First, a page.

At some point near the top I took up running again and eventually another descent was before me and once I again I was determined to let my legs fly like there was no tomorrow and prayed that I wouldn’t trip.  It was an exhilarating feeling flying down the hill and knew that I was in for a world of hurt the next day with my quads. Surprisingly though as I write this two days later there are no memories of what I did on Saturday within my legs.

After this descent I could make out the 60 minute pace bunny ahead, a little too far to catch up but at least she was in my sights.  At this point we were only at 6k and I was hoping the descent would have been a  lot longer but no such luck. At least the worst was behind me. My strategy from that point on was simply to stop looking at the Garmin and to try to find a good groove.  By the 8km mark I was starting to fatigue and at 8.5 km I finally gave myself permission to do one last walk with the agreement to give it my all in the end.  A lady passed by immediately after I stopped and she said that I am so close and to keep on going.  For some reason that is all the motivation I needed and started not only running again but found a higher gear within me.

IMG_6533 IMG_6542 IMG_6541

At the 9 km mark I told myself not to take it up another notch just yet and tried to hold the pace.  I waited until I saw 9.5k on my watch and I ran like my life depended on it. I am not sure why I did this, maybe I wanted to test how much I really had left in the tank or maybe it knowing that pace bunny was just ahead and that just maybe I could get 60 minutes, not the 1:02 I would have been thrilled about.


Well I ended up doing much better than 1:00 and finished in 57:40 – 142/976.  I will take it!!!!


Once I caught my breath I realized that once again there were no medals being handed out, again this is the second race I have done without any medals as well as cotton shirts. Hmm.  I then went to get some post-race food and the desired beer for my other half. There were no line ups but within 5 minutes the line-ups that formed were insane.  It certainly pays to be slightly below the average running time in an event.  The post race food was pretty standard – yogurt, granola bars, oranges, bananas, and plain donuts. Nothing to brag about but enough to refuel you immediately and please your kids.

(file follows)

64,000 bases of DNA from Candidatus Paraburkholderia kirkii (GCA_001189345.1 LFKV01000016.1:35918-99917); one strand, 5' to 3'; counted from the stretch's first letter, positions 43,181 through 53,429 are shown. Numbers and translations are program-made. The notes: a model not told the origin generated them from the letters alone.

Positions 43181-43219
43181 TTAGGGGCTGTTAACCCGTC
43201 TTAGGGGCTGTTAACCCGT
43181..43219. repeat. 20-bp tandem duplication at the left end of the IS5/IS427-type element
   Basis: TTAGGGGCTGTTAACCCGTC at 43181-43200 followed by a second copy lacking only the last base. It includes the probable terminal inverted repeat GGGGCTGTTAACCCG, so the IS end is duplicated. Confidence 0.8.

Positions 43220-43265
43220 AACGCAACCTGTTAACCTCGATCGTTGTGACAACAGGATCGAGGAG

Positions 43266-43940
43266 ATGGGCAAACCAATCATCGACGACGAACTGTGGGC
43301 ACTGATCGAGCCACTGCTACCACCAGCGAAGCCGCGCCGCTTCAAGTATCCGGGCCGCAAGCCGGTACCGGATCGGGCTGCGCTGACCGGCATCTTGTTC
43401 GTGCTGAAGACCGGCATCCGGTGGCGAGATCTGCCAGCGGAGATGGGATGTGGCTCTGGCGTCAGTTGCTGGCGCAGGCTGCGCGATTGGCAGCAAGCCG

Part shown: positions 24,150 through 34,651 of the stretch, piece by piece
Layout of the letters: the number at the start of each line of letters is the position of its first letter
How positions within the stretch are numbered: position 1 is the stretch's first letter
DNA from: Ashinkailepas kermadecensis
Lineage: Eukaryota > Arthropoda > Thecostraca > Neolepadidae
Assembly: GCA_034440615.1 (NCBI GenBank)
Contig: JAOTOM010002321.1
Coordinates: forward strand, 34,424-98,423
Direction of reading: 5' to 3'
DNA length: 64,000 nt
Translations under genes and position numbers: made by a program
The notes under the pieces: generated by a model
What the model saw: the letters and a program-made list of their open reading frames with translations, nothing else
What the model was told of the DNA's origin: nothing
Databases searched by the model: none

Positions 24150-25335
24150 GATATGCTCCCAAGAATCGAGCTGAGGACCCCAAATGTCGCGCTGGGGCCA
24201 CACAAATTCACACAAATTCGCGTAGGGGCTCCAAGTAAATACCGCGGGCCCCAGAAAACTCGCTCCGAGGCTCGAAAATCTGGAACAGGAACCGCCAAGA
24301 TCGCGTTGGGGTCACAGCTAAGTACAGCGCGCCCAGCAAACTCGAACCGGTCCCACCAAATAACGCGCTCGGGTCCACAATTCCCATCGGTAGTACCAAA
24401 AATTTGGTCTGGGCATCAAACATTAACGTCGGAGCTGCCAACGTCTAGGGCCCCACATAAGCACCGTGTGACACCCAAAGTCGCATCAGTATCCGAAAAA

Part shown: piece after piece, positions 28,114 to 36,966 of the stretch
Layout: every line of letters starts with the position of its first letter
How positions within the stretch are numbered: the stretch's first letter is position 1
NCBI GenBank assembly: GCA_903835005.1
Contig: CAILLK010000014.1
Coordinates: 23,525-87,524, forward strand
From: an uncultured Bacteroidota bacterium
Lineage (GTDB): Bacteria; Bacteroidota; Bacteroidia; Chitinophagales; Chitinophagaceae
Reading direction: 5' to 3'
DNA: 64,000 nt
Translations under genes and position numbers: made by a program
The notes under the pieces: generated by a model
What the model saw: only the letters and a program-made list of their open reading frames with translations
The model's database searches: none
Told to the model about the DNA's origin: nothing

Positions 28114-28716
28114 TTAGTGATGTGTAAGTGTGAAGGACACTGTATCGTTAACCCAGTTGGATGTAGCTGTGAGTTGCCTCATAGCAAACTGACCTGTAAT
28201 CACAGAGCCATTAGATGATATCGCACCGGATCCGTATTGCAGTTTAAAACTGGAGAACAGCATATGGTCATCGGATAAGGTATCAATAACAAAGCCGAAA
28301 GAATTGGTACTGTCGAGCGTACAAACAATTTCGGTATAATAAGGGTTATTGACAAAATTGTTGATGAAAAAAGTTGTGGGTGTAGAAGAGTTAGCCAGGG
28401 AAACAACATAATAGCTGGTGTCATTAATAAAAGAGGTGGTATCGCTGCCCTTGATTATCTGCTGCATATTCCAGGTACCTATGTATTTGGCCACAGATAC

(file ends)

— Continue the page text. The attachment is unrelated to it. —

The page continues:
They had a band playing at the venue and eventually they started to give out draw prizes.  It was quite chilly out with the wind so we thought it was best if we take-off and instead wander the Banff downtown area,  Mike needed his fudge fix and London was anxious to spend her allowance in one of the many candy stores.


Another edition of kids say the darnest things

I still help London have a shower these days for she is not the best in ensuring she gets all the shampoo or conditioner out of her hair and if she is left to her own devices I think she would stand there for an hour without hesitation.  Plus since she is only 6 years of age and before I know it she will be demanding her own independence I am trying to relish any time I am asked to be a mom.

So back to the shower…. I poured some body wash into her hands and she started to slowly wash her wrist and forearm and I thought we would be there forever at that rate.  So I told her to focus on her arm pits, her vagina and bum. She then promptly said “and my leg pits too“.  I said “sure, leg pits too” and had a good laugh.

knee pit


To London, arm pits and leg pits have equal importance and at her age where she doesn’t produce any body odour anyways, who am I to argue that she should dismiss her leg pits, lol.  Plenty of time to fine tune body washing.

What dirty socks can teach you

By SimpleCrafter

By SimpleCrafter

This morning London taught me a very important lesson.

Back in the late spring I started insisting that she put her dirty clothes in the laundry basket.  Given how busy life was at the time for me, I gave her very little direction and it became habit that almost every morning she would put her PJ’s in the laundry basket and at the end of the day her school clothes.  Needless to say I was doing a lot of laundry but at the time it worked.

Since being in the new house I feel that I am doing even more laundry than before and asked London to use the same PJ’s for at least three days before putting them in the laundry and with respect to her school clothes, if it isn’t dirty, put them away for another use.   I gave her no other directions and just assumed she would know what to do.

So this morning I went to get a jacket from her closet and noticed the dress she had on yesterday afternoon was put in the laundry basket. I essentially berated the girl when I questioned why it was in the laundry basket when it was only worn briefly the day before and was far from dirty.  Then because we had a late start to the morning I helped her get dressed.  She asked what she should do with the underwear she had on from the night before, as she had an evening shower and had only worn it over-night.  She was now visibly confused about what should go in the laundry basket and what shouldn’t.  Doh!  Poor girl, how should she know the full ins and outs of what goes in if I never broke it down in great detail.  I wrongly assumed that she would learn through osmosis or mind reading or something else unrealistic.